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Northbrook community remembers Collin Wehr

Updated: March 25, 2013 3:45PM

NORTHBROOK — Although his life spanned a little more than a decade, Collin Wehr, born May 6, 2001, touched the hearts of a community and the sports world.

Collin died March 20, according to an email statement this morning sent to a small circle of associates from his parents Ray and Joan Wehr.

“Dear Friends,” said the email. “Collin drew his last breaths in our world this morning shortly after 1:00 a.m.

“He fought for as long as he could and much harder than one his age should ever have to in keeping with Walter Payton’s belief, ‘Never die easy.’

“We truly appreciate all of your support and are planning a celebration of Collin’s life.

“We will have details finalized in the next few days. Until then, keep Collin’s spirit alive and strong in your hearts.

“Our thanks, Joan, Ramsay and Ray Wehr.”

For a boy who was diagnosed on January 25, 2010 with medulloblastoma, a brain tumor wrapped around his brain stem, Collin inspired the countless.

It began in October 2009, when Collin, then a third grader at District 27 Grove School, starting feeling flu-like.

Subsequent treatments affected his hearing, caused the boy to choose, naturally, Chicago Bears blue and orange as preferred color wheel complimentary colors for his hearing aids.

Collin was said to regularly email Chicago Bears players. And yes, they immediately replied, said his dad.

The Chicago Bears Halas Hall community wrapped its blue and orange arms around their Make-A-Wish champion.

Collin and his family spent many happy days there in Lake Forest.

When word got out before Christmas that Collin faced new medical challenges, he was the focus of an evening prayer service at Northbrook St. Norbert Church Dec. 11.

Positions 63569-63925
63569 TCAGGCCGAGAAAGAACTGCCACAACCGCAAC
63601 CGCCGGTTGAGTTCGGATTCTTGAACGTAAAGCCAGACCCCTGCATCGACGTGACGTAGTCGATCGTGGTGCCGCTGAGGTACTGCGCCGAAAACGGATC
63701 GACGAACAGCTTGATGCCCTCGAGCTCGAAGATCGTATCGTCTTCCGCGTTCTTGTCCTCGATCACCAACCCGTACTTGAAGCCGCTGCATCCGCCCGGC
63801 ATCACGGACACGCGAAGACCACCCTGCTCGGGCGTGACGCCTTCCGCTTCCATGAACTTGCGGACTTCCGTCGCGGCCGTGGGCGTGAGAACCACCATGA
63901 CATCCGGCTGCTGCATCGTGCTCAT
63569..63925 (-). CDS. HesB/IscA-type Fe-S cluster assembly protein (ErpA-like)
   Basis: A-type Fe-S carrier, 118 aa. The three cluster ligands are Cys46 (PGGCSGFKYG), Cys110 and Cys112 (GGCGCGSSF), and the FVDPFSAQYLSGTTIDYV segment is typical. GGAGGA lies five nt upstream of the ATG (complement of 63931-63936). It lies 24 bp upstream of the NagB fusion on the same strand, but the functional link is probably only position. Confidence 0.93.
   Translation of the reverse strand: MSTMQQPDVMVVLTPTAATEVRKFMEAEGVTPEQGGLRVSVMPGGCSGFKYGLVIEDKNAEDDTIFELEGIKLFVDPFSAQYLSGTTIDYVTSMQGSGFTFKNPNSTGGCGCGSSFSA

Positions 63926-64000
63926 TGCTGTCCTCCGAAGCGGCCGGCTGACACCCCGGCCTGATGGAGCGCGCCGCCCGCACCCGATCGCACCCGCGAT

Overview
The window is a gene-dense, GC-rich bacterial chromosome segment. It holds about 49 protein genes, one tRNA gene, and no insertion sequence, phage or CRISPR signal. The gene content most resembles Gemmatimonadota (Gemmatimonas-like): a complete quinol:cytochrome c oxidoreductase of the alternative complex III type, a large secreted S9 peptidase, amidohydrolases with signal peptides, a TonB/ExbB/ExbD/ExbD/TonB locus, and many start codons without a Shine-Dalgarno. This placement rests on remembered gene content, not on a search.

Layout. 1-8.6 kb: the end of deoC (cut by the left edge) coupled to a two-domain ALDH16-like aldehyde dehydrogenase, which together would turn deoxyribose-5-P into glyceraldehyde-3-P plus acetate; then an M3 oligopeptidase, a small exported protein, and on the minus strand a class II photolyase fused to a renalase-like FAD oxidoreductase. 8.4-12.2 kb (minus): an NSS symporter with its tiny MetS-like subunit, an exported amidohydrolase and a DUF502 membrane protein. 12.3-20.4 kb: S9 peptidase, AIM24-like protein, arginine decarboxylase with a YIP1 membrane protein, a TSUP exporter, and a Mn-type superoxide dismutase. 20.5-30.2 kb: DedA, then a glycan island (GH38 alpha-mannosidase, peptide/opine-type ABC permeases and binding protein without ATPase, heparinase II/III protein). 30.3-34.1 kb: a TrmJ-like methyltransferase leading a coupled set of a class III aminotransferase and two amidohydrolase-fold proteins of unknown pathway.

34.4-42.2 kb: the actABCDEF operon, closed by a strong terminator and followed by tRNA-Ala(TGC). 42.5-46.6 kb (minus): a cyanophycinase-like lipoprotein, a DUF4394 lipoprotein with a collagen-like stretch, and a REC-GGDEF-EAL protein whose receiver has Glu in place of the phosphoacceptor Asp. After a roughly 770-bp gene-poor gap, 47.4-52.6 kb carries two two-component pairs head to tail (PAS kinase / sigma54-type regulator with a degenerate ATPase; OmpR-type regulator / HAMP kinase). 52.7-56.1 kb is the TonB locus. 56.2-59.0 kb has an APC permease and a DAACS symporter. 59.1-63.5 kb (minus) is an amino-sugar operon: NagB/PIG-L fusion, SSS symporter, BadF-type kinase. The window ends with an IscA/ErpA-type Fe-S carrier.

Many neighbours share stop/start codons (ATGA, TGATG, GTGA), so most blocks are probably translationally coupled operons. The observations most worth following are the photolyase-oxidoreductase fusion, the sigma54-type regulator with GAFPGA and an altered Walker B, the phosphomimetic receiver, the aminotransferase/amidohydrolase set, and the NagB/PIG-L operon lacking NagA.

“Thank you all, one last time,” wrote Joan and Ray Wehr, in a Dec. 1 email.

At that service, fellow teammates from the Northbrook Jr. Spartan football league wore Glenbrook North H.S.-inspired green and gold jerseys. Collin’s dad is a Jr. Spartan coach and Collin’s sister, Ramsay, is a Glenbrook North H.S. student.

Collin was on the roster although he could not play on the field (but he tossed footballs to his teammates from wheeled seating.

More than 300 prayer service well-wishers sang “Bear Down, Chicago Bears!”

Said Robin Bear, Wehr family spokesperson after the prayer service: “No doctor or hospital is going to tell Collin how long he has on this earth.”

Collin prompted fundraisers to assist with the family’s medical bills, appearing at an Oct. 23, 2011 afternoon at Northbrook Marcello’s restaurant.

He attended football games, including that big night (Oct. 6, 2011) when Collin was the honorary coin tosser and captain for the GBN varsity football team.

Fundraiser pumpkins were sold in cold Lutz Stadium parking lots, and also street side by caring neighbors.

“We are deeply saddened to hear the news that we lost such a young, vibrant member of the Northbrook and Spartan communities,” said GBN Principal Paul Pryma in a March 20 statement.

“Many of our students joined the Wehr family in their battle against this disease, and we share our most heartfelt sympathies and prayers.”

Ray Wehr, chairman of the Northbrook Community Relations Commission, appeared with his daughter Ramsay at an Oct. 13 Community Trivia Night at the North Suburban YMCA (NSYMCA) in Northbrook.

“Though nothing anyone can say will ever remove the pain of his loss, I can tell you that I have never seen a community rally behind the cause of an individual and his family like Northbrook did for Collin and the Wehr family as a whole, “ said Howard Schultz, executive director/CEO of the NSYMCA, who also attended the St. Norbert prayer service.

“It was a testament not only to Collin’s bravery in the face of a certain fate, but to the character and values taught and shared by his entire family, that hopefully will now make every memory of him a blessing,” offered Schultz.

At that Trivia Night, Wehr said, “It’s just a testament to what kind of community we live in,” said Wehr.

“I drove out today and saw all kinds of pumpkins being sold. I mean, three years now, they’ve sold pumpkins for Collin, people run marathons, races… For this, Ray Wehr knew the answer to a far-from-trivial question on Trivia Night.

Who’s your hero?

“Oh, it’s Collin…,” he said.

“It’s every father’s dream that someday when their child gets that Bob Costas moment where he’s asking them, ‘Who’s your hero?’ that they say ‘It’s my dad.’

“But for me, it can’t happen because Collin’s mine.

“He’s my hero.”


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